Business Log In
User Name Password
 
 
 
News > Home
Common cranes 'here to stay' after recolonising eastern England

Model predicts population of UK’s tallest bird could double within 50 years after its return to the east of England following a 400-year absence

Common cranes which recolonised eastern England less than 40 years ago after a 400-year absence are now here to stay, research has found.

There could be as many as 275 breeding pairs of the UK’s tallest bird within 50 years, scientists at the University of Exeter, the RSPB and the Wildfowl and Wetlands Trust (WWT) predict.

Continue reading...
 
 
Swan upping on the Thames: counting the Queen's birds – in pictures

This week marks the annual stocktake of the crown’s swans on the River Thames, known as swan upping. The process of counting the swans on the river and identifying them as belonging to the Queen or one of the two City livery companies that also have rights to them – has been carried out since the 12th century, when the birds were so prized for their meat that all wild swans in England were appropriated as property of the crown. The pomp, finery and techniques of swan upping would be familiar to the villagers who looked on centuries ago

Continue reading...
 
 
How Trump’s wildlife board is rebranding trophy hunting as good for animals

As hunters hold immense clout in the Trump administration and most of the council’s members are advocates of the sport, critics worry the board will protect their hobby, not the animals

Donald Trump has called big-game trophy hunting a “horror show”, despite his own sons’ participation in elephant and leopard hunts, and in 2017 he formed an advisory board to steer US policy on the issue.

Continue reading...
 
 
Hosepipe ban firm loses 133 litres of water in leaks per house a day

United Utilities, imposing ban on 7m households, is second worst for leaking pipes

The water company ordering a hosepipe ban on 7m households in the north-west of England has the second-worst record for leaking pipes of any supplier, industry data shows.

The temporary use ban being imposed by United Utilities from 5 August has led to calls for water firms to do more to tackle leakage on their networks.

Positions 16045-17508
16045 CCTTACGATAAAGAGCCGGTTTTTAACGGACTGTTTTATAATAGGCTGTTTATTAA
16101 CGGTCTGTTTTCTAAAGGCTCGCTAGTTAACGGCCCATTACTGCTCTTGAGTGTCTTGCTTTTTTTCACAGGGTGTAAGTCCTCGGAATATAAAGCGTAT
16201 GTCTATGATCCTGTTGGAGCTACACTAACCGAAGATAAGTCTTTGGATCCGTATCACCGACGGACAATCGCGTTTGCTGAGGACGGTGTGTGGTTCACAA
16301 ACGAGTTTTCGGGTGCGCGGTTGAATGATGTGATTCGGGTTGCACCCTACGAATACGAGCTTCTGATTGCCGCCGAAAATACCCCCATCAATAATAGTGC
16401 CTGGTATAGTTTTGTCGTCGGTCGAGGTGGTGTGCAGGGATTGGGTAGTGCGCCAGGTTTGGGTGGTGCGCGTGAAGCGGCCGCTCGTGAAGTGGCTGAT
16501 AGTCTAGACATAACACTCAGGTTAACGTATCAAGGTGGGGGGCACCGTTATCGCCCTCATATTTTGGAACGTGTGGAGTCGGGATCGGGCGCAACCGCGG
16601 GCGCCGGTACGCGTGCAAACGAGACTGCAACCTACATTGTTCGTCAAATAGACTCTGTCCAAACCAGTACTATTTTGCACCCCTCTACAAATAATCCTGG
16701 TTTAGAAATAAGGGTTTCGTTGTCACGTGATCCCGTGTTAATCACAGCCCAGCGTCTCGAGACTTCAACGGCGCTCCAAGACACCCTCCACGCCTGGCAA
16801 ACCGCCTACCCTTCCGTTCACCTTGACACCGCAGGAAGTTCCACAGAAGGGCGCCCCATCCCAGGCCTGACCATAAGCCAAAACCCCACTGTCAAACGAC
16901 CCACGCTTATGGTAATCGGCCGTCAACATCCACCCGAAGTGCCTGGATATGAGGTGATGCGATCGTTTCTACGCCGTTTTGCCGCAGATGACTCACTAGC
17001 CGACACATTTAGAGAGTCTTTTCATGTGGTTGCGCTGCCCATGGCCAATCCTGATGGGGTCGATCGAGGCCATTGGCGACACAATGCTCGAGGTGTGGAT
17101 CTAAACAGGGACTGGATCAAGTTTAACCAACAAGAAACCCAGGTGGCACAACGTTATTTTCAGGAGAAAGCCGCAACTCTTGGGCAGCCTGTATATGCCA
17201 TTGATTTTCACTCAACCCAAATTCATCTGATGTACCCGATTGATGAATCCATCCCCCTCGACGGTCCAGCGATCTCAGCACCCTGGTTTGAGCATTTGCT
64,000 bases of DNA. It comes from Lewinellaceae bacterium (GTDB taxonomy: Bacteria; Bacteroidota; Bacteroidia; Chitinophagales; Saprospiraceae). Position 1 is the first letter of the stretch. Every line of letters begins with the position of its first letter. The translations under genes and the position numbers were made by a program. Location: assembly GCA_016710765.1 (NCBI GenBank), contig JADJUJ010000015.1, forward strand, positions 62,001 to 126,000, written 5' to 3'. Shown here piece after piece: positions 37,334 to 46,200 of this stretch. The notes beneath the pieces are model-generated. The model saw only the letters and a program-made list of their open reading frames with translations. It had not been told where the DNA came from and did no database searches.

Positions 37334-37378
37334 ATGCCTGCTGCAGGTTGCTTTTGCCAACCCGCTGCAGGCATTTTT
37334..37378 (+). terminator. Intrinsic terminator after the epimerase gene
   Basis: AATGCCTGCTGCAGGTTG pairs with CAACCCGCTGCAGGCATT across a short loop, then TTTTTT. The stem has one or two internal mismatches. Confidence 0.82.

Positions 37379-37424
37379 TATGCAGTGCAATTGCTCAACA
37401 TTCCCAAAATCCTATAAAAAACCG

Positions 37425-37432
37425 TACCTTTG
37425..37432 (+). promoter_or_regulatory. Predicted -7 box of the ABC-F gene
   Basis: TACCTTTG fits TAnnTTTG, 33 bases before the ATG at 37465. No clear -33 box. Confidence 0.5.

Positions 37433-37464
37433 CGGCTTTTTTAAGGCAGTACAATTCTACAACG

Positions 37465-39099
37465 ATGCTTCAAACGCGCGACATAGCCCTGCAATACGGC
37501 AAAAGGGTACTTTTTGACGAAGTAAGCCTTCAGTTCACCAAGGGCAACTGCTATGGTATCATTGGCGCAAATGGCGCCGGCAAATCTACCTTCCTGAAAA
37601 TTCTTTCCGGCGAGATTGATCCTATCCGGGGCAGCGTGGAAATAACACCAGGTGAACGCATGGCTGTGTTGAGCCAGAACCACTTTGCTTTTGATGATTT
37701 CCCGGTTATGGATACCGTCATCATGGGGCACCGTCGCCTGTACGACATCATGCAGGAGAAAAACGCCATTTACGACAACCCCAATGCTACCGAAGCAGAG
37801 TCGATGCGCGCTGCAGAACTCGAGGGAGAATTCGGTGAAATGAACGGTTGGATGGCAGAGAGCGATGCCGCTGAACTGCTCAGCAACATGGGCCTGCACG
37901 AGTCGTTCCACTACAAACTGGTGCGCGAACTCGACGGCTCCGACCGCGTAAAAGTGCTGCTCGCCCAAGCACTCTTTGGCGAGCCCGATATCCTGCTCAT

Continue reading...
 
 
Our phones and gadgets are now endangering the planet | John Harris

The energy used in our digital consumption is set to have a bigger impact on global warming than the entire aviation industry

It was just another moment in this long, increasingly strange summer. I was on a train home from Paddington station, and the carriage’s air-conditioning was just about fighting off the heat outside. Most people seemed to be staring at their phones – in many cases, they were trying to stream a World Cup match, as the 4G signal came and went, and Great Western Railway’s onboard wifi proved to be maddeningly erratic. The trebly chatter of headphone leakage was constant. And thousands of miles and a few time zones away in Loudoun County, Virginia, one of the world’s largest concentrations of computing power was playing its part in keeping everything I saw ticking over, as data from around the world passed back and forth from its vast buildings.

Most of us communicate with this small and wealthy corner of the US every day. Thanks to a combination of factors – its proximity to Washington DC, competitive electricity prices, and its low susceptibility to natural disasters – the county is the home of data centres used by about 3,000 tech companies: huge agglomerations of circuitry, cables and cooling systems that sit in corners of the world most of us rarely see, but that are now at the core of how we live. About 70% of the world’s online traffic is reckoned to pass through Loudoun County.

Continue reading...
 
 
 
01743 343403